In the summer, tubing, canoeing and just plain splashing in the cool water is popular, while Guerneville itself is an eclectic mix of gay and lesbian vacationers, families and outdoors enthusiasts. In true West County fashion, it all works.
A quick jog past the Coffee Bazaar coffee shop (where everyone eventually stops) is the main entrance to Armstrong Redwoods State Natural Reserve. These remarkable trees live to be 500-1,000 years old, grow to a diameter of 12-16 feet, and stand from 200-250 feet tall.
This old-growth stand is named for Colonel James Boydston Armstrong, a lumberman who had the foresight to stave off their cutting as the surrounding North Coast was being logged for houses in San Francisco. (The beautiful rows of Victorian houses in San Francisco began their lives as coastal redwoods.) Though he died before the land was preserved, his vision was taken up by Sonoma County residents and the grove was saved.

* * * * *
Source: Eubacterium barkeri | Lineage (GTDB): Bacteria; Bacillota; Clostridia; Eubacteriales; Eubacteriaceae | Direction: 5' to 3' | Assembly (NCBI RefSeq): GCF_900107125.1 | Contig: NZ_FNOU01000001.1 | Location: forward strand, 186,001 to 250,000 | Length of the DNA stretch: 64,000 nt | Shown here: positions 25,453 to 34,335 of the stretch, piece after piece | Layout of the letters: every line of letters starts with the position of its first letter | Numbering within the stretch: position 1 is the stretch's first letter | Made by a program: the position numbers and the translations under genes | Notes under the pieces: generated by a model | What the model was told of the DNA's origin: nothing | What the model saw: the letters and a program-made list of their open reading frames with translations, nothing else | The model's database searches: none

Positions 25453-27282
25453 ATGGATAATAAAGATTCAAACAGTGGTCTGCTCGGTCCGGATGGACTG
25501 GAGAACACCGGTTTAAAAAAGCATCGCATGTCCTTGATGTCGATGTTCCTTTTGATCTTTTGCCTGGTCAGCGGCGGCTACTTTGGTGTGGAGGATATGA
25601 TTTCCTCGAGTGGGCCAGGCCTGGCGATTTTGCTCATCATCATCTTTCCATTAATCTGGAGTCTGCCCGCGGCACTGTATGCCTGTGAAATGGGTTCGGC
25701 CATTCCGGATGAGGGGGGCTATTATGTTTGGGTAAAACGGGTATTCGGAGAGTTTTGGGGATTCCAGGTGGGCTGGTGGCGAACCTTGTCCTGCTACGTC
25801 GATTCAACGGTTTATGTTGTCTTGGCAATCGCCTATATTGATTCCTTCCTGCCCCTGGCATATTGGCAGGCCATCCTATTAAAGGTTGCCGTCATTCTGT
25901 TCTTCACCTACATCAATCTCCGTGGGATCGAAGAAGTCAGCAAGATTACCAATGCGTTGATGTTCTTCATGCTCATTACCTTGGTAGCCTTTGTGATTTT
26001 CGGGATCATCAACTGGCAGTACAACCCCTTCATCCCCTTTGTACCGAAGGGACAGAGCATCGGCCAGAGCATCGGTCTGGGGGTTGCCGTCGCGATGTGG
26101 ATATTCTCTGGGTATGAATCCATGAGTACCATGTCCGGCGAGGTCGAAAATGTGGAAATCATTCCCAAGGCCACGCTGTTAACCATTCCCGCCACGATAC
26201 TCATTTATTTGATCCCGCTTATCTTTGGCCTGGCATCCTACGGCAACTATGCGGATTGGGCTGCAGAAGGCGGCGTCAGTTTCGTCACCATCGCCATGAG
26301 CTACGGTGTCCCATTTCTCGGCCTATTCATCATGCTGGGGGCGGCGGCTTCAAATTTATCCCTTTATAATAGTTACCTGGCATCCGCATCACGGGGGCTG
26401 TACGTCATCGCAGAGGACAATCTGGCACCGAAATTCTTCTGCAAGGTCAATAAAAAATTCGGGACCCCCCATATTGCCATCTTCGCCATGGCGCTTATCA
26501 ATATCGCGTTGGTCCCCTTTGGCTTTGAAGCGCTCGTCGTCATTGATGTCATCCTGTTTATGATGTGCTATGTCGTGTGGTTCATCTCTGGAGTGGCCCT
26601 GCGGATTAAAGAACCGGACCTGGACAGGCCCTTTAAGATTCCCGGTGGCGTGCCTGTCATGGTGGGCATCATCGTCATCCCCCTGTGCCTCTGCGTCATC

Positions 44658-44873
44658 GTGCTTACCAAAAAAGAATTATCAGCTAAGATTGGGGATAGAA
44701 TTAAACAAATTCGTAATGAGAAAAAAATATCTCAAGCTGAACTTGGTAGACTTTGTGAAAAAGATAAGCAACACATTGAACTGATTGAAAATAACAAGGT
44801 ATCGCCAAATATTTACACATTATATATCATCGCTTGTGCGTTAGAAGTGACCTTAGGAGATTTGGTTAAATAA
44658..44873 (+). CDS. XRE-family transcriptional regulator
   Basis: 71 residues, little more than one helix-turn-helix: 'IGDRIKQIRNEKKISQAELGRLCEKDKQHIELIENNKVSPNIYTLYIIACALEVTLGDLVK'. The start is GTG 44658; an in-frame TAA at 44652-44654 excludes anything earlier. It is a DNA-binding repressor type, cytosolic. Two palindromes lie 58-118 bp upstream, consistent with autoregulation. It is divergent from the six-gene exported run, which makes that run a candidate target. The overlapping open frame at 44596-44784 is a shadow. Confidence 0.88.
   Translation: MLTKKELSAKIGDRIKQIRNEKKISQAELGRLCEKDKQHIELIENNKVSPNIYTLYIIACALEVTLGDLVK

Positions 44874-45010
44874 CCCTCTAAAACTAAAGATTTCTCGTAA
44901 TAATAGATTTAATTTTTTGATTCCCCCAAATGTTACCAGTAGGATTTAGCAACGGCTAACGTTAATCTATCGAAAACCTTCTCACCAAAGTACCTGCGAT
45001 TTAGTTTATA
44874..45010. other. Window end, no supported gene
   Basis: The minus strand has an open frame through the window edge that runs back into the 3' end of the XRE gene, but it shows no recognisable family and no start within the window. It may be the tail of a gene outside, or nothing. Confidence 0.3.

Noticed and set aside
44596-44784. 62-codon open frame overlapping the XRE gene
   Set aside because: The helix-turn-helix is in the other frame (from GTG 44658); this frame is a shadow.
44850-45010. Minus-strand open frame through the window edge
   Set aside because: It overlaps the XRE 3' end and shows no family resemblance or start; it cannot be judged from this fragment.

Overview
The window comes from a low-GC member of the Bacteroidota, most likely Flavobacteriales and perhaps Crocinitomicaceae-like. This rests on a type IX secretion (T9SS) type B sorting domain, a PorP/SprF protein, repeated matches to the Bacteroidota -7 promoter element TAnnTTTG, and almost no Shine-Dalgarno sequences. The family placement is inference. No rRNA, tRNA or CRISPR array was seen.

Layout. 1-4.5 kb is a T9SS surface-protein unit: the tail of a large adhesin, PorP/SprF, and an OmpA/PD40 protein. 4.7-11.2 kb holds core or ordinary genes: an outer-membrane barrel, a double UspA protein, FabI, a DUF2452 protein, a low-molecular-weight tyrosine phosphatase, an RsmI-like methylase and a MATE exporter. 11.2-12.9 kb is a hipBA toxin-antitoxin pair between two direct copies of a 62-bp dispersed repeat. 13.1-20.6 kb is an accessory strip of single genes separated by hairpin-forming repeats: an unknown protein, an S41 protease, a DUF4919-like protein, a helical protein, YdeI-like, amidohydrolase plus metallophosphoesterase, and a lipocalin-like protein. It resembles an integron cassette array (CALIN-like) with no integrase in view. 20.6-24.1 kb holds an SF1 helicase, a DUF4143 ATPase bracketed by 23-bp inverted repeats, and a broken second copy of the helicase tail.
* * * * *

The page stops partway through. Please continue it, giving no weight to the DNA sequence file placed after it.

Today the park, together with the adjoining Austin Creek Reserve, encompasses more than 6,000 acres of ancient redwoods, rolling hills, open grasslands, conifers, and oaks. Visitors can drive through the grove, but the best way to experience them is to walk along the easy trail and enjoy the stillness of these ancient giants.
Before leaving the town of Guerneville, a quick stop at Big Bottom Market yields great sandwiches. Stroll the downtown to see the many faces of this charming town.
Drive: Head east on River Road towards Santa Rosa.